The topic was eloquence, something Christians had been conflicted about since the first-century church when Paul wrote that in bringing the gospel, he did not come with 'eloquence.' A few centuries later, Saint Augustine wrestled with the value of eloquence, associating it with his pagan background and training in Greek rhetoric while simultaneously employing it winsomely in his Christian writings. Such suspicion of beauty and form, whether in art, literature, speech, or human flesh, has shadowed Christian thought throughout the history of the church; sadly so, considering God is the author of all beauty.
Karen Swallow Prior
True eloquence is irresistible. It charms by its images of beauty, it enforces an argument by its vehement simplicity. Orators whose speeches are "full of sound and fury, signifying nothing, " only prevail where truth is not understood, for knowledge and simplicity are the foundation of all true eloquence. Eloquence abounds in beautiful and natural images, sublime but simple conceptions, in passionate but plain words. Burning words appeal to the emotions as well as to the intellect; they stir the soul and touch the heart.
Albert Ellery Bergh
If our eloquence be directed above the heads of our hearers, we shall do no execution. By pointing our arguments low, we stand a chance of hitting their hearts as well as their heads. In addressing angels, we could hardly raise our eloquence too high; but we must remember that men are not angels.
Charles Caleb Colton
I just don't think people get off on language anymore. Language used to be an elevated art. It used to be for people what music can be. But people don't learn to do that anymore, so eloquence is merely a matter of waste. Who needs a good vocabulary and proper English? Eloquence - it's dead and who needs it?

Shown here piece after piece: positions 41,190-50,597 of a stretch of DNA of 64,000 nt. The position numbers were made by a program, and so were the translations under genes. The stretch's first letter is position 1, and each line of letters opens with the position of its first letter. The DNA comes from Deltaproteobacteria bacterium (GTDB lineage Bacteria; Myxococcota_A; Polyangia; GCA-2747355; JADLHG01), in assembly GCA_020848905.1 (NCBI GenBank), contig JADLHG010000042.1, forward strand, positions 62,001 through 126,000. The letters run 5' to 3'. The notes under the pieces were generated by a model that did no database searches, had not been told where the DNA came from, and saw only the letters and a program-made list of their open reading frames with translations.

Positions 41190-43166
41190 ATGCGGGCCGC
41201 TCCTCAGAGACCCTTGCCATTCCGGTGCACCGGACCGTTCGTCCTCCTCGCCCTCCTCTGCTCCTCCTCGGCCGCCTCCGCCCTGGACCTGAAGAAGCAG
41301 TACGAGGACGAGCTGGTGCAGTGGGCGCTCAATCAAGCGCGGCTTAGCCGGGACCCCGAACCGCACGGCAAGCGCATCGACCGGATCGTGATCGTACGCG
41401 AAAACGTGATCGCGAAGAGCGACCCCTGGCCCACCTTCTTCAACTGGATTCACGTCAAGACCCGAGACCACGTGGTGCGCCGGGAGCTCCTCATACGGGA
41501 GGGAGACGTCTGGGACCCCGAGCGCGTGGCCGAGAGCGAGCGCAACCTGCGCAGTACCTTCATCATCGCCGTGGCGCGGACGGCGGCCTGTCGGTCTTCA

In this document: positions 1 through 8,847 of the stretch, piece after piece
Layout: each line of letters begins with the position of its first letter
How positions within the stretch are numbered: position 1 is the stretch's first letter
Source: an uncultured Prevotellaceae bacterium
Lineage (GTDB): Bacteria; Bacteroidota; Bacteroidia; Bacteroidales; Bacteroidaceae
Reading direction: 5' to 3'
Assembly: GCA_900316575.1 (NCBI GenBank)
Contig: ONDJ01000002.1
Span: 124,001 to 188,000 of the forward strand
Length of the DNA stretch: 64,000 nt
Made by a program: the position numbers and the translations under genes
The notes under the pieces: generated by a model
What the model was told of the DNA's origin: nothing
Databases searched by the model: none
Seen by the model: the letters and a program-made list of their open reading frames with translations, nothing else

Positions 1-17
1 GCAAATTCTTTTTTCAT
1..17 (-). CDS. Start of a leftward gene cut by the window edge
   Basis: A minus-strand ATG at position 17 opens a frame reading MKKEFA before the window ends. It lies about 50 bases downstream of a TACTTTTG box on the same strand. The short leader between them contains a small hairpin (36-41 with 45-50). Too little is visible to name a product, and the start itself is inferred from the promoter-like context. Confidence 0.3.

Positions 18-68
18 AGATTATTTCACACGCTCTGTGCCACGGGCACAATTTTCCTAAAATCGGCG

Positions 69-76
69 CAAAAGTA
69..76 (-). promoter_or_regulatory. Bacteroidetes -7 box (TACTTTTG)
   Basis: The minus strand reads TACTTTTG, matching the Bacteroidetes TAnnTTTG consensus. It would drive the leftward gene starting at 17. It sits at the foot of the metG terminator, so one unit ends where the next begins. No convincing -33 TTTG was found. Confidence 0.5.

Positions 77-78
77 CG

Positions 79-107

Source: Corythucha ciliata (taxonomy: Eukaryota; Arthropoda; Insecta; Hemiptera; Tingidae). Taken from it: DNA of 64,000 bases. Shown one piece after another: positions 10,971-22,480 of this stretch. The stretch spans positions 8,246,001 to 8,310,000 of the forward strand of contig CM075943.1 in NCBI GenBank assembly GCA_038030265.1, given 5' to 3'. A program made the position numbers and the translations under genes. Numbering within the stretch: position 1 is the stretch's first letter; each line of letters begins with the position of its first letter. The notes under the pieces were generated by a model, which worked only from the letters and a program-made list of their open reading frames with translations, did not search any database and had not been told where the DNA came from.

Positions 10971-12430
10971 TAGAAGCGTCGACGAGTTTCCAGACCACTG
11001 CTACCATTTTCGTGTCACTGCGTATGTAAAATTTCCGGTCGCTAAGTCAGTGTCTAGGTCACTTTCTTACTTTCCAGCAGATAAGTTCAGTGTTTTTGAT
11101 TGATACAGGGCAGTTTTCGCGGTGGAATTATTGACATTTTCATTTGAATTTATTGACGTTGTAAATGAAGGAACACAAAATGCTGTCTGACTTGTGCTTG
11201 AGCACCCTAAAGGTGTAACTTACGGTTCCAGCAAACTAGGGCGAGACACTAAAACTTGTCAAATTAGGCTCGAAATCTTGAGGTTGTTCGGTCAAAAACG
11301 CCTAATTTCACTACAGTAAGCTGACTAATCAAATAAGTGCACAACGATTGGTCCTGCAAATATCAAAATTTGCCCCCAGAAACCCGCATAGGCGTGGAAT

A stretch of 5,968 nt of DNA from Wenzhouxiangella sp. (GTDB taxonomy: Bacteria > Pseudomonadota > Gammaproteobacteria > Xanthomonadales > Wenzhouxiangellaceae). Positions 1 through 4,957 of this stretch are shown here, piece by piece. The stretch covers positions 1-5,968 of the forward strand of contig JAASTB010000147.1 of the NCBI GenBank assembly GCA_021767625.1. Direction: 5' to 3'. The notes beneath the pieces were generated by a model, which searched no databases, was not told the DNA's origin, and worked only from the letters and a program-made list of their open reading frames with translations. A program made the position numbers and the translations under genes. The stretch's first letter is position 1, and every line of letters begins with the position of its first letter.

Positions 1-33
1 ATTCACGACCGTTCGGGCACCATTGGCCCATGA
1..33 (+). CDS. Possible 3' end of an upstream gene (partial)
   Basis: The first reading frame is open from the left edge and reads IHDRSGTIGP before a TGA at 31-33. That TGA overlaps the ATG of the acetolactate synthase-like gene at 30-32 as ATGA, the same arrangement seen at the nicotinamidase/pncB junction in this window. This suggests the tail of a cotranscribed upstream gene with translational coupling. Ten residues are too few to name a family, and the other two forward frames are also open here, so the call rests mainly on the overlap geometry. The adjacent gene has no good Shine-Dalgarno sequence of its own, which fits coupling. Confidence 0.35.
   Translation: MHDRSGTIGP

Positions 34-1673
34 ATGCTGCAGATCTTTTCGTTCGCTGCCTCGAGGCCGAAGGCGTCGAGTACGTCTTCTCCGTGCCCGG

There is something in the eloquence of the pulpit, when it is really eloquence, which is entitled to the highest praise and honour. The preacher who can touch and affect such an heterogeneous mass of hearers, on subjects limited, and long worn thread-bare in all common hands; who can say any thing new or striking, any thing that rouses the attention, without offending the taste, or wearing out the feelings of his hearers, is a man whom one could not (in his public capacity) honour enough.
Tengo's lectures took on uncommon warmth, and the students found themselves swept up in his eloquence. He taught them how to practically and effectively solve mathematical problems while simultaneously presenting a spectacular display of the romance concealed in the questions it posed. Tengo saw admiration in the eyes of several of his female students, and he realized that he was seducing these seventeen- or eighteen-year-olds through mathematics. His eloquence was a kind of intellectual foreplay. Mathematical functions stroked their backs; theorems sent warm breath into their ears.